Additionally the choice of using pasta as the pre-event meal is based on that athletes involved in endurance events may wish to trial low glycaemic index food like porridge, pasta, baked beans etc in their pre-event meal (Burke and Deakin, 2010). Even if the evidences for performance benefits are unclear, the low glycaemic index foods are most likely to be useful before prolonged exercise, where a sustain release of fuel cannot be provided by intake during the competition itself (Burke and Deakin, 2010). However in this situation a during-event meal is feasible, thus glycaemic index is less important than any other issue may occur.
Fluid Strategy:
The consumption of adequate amounts of fluid before exercise is important in order to prevent dehydration which is a result of the inadequate fluid intake in comparison with the real needs of the athlete (ACSM, 2007). Dehydration can increase the physiologic strain as measured by core temperature, heart rate and perceived exertion reactions during exercise-heat stress (ACSM, 2007). Pre-hydration with beverages should be initiated at least 3-4 hours before the event in order to facilitate fluid absorption and let urine output to return to standard levels.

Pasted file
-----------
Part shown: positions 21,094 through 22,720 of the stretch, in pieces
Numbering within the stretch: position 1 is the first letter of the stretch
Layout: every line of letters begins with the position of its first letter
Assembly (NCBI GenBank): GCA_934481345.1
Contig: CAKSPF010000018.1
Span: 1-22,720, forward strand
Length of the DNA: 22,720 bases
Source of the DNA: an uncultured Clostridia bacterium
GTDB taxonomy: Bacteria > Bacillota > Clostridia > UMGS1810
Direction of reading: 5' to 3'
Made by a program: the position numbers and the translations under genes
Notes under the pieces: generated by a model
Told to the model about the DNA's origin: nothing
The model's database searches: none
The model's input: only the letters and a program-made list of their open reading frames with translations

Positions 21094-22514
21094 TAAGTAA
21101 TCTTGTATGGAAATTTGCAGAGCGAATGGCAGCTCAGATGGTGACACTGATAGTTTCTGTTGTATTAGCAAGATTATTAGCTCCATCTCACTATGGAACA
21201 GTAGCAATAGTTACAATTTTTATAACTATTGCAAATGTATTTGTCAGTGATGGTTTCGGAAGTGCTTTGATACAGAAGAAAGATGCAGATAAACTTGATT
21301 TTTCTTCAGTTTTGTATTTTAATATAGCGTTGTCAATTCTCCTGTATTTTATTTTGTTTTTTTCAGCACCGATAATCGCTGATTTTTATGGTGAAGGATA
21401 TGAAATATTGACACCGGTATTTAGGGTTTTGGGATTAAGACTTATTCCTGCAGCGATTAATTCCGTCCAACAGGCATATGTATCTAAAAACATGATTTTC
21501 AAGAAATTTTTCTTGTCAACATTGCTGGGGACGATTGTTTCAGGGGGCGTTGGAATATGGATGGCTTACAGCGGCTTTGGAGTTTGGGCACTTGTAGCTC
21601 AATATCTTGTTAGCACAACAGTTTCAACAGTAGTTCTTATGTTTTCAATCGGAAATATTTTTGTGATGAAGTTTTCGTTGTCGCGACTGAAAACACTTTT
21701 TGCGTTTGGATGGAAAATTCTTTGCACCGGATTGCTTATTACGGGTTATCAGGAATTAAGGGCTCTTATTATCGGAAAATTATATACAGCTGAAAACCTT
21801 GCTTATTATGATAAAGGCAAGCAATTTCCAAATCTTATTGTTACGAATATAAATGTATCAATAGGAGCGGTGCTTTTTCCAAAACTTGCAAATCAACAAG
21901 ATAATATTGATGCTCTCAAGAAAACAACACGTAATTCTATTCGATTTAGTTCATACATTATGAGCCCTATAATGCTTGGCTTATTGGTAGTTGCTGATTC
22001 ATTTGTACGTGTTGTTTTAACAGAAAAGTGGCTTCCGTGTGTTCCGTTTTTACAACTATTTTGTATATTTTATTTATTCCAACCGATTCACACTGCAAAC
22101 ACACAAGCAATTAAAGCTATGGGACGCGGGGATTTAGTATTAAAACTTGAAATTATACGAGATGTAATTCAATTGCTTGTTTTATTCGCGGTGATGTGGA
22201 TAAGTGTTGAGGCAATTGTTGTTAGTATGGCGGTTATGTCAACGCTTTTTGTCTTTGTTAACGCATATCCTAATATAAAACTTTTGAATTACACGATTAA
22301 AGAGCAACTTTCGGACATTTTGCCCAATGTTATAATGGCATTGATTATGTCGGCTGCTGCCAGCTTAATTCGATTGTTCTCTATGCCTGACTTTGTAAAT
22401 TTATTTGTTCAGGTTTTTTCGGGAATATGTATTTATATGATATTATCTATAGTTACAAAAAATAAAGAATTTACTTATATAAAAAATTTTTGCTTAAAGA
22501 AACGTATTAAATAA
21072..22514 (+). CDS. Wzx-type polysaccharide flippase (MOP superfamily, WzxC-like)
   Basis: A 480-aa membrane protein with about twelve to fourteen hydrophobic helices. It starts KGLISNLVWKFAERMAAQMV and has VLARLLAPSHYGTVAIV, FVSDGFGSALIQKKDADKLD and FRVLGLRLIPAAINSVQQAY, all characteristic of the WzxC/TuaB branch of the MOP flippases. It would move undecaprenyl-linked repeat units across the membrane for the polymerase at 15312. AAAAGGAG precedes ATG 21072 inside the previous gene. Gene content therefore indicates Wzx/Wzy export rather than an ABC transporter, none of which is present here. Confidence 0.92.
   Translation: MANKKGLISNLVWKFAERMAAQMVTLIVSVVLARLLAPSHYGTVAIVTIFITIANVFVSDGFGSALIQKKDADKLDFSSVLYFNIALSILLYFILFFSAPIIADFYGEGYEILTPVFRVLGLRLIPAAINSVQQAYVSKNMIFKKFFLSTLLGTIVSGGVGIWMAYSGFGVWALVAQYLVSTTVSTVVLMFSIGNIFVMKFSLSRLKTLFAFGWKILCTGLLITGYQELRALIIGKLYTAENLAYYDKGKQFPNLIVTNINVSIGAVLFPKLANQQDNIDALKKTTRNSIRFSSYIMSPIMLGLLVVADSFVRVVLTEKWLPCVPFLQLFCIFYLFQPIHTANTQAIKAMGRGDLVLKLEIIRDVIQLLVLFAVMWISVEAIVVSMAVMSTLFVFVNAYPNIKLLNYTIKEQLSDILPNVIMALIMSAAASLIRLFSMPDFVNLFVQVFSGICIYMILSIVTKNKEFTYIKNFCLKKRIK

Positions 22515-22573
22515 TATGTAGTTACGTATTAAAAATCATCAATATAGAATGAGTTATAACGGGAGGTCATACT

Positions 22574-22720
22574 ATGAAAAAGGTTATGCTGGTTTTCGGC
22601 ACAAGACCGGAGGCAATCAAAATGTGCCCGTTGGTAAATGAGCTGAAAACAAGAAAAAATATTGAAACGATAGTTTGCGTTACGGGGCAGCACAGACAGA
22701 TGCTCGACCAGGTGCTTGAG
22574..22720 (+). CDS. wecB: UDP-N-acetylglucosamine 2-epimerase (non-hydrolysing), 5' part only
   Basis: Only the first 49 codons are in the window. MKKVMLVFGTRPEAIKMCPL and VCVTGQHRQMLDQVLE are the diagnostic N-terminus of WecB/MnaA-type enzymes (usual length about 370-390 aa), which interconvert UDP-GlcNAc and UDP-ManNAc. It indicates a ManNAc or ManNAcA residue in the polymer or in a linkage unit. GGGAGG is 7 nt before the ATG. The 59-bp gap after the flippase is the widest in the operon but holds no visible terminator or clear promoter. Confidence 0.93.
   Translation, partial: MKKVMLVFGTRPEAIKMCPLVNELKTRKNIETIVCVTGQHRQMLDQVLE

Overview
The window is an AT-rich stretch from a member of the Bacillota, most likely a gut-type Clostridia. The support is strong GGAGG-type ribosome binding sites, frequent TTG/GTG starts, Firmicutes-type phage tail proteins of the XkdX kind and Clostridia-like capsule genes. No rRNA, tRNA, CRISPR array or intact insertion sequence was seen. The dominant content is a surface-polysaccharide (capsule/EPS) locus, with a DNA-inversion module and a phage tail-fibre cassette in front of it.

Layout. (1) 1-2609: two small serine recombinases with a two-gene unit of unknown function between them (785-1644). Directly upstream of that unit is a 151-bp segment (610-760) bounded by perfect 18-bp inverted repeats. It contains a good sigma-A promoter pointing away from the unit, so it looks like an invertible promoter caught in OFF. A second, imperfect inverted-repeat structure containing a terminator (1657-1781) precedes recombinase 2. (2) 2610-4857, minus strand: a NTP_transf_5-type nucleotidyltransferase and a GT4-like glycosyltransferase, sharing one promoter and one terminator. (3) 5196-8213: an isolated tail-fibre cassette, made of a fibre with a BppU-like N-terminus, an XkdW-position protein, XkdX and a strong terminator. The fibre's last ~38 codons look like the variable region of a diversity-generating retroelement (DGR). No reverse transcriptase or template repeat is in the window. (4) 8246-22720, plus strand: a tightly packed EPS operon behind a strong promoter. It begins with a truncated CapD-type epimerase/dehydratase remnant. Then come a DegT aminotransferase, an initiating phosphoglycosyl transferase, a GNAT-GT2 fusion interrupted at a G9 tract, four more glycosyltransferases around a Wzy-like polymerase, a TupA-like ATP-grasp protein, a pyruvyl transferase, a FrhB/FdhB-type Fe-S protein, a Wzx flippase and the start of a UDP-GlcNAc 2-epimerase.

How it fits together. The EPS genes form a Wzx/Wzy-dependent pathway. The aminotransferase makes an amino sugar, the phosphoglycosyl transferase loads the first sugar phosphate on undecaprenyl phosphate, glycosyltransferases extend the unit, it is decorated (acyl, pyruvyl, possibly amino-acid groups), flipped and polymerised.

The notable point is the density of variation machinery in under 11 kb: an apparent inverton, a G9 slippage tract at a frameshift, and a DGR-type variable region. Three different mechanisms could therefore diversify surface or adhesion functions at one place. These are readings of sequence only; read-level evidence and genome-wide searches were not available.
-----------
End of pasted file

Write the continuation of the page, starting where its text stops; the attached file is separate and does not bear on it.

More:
The pre-event fluid intake should contain at least 500ml of fluid in about 2 hours before exercise to enhance adequate hydration and allow time for excretion of excess ingested water (Jeukendrup and Gleeson, 2010). However, Tim has to consume 325-455ml of fluids 3-4h before exercise according to the available calculations (ACSM, 2007). The menu provided suggests that he has to consume 500ml of banana and strawberry smoothie as well as water if it is needed. A smoothie based on low fat milk is suggested according to one of the recommendations by Burke and Deakin (2010). Moreover a smoothie has a pleasant flavour which assists to the volunteer intake as well.